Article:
Monday, December 9, 2013
Words aren't Simply Powerful, They are Deadly in LEXICON by Max Barry
Your quickie synopsis:
Emily Ruff belongs to a secret organization whose "poets" can break down individuals by psychographic markers in order to take control of their thoughts. Then she makes a catastrophic mistake and falls in love, breaking her organization's rules.
Emily is recruited to a secret school to become one of these individuals, called poets, who can take control of people by analyzing their personality type and categorizing them. Certain phrases (that look like nonsense words to everyone else) can trigger whatever actions a "poet" wants from another person.
At the beginning of the book, we learn that an entire town of several thousand was completely wiped out from the use of a word or some kind of symbol. Anyone who tries to investigate the town dies shortly after entering.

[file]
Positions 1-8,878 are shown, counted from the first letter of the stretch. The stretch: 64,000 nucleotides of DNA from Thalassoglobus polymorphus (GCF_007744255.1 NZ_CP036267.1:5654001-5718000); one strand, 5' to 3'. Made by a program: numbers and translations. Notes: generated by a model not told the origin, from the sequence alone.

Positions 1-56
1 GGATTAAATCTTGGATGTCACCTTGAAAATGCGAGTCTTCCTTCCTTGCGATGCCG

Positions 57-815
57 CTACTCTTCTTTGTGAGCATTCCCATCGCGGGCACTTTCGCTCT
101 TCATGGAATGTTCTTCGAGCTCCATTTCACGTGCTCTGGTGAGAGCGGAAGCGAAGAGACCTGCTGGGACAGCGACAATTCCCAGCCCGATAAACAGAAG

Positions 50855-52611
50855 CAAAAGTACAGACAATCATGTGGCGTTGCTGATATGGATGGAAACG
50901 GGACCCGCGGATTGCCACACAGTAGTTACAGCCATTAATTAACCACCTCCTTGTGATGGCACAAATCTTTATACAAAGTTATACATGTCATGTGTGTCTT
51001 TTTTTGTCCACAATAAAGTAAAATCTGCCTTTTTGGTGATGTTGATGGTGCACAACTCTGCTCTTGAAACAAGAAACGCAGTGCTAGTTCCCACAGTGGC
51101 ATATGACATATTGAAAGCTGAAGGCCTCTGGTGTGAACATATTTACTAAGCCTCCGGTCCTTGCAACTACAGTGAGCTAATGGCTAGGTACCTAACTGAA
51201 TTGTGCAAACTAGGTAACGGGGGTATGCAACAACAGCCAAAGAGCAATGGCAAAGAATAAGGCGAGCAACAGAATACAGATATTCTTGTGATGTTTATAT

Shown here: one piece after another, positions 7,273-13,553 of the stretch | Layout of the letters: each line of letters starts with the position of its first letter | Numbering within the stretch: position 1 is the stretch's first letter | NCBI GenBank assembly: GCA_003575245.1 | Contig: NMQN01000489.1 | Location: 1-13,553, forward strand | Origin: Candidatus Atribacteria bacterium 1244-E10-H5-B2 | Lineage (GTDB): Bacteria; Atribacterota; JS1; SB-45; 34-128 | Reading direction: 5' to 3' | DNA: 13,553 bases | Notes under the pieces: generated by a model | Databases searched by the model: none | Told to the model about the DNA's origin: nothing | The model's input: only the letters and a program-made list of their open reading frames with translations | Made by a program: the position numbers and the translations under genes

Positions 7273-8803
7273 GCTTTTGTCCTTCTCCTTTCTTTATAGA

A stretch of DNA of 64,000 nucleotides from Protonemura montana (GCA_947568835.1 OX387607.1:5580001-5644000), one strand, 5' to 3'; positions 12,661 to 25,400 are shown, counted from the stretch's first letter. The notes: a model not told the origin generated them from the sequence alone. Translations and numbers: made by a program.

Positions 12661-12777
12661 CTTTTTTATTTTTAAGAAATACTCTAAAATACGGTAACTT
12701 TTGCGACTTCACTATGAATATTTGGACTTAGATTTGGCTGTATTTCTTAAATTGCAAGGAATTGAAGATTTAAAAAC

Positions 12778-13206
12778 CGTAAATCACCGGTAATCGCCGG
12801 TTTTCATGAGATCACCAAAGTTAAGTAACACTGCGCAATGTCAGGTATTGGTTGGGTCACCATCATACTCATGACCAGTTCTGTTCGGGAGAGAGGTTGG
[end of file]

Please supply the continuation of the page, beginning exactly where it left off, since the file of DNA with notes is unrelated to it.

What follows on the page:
There are several plot lines to follow and fascinating characters to follow. It's filled with action, violence, and other mature content. In other words, this is an adult book, not a "teen" book. So, keep that in mind if you're a parent or librarian considering this book for your collection.
Even though the characters did a lot of seriously evil things, Emily and Eliot really grew on me. Emily is one of the strongest female characters since Katniss. Sure, her conscience leaves something to be desired, but her attitude and pure strength of will are 100% admirable.
I enjoyed it mostly. I felt like there were a lot of brilliant parts, but that they maybe didn't come together as cohesively as I'd like. I realize I'm in the minority here. Everywhere I look, people are raving. And that's fine. I guess maybe I was expecting something different. Like answers. I liked the ending, but I still had questions.
Anyway, I would recommend this for someone who likes puzzles, a bit of mystery, action, and bizarre characters. This would make a thrilling movie. For sure. I leave you with the trailer. It doesn't say much, but the music really typifies the mood of the book better than any words I could dream up. Check it out: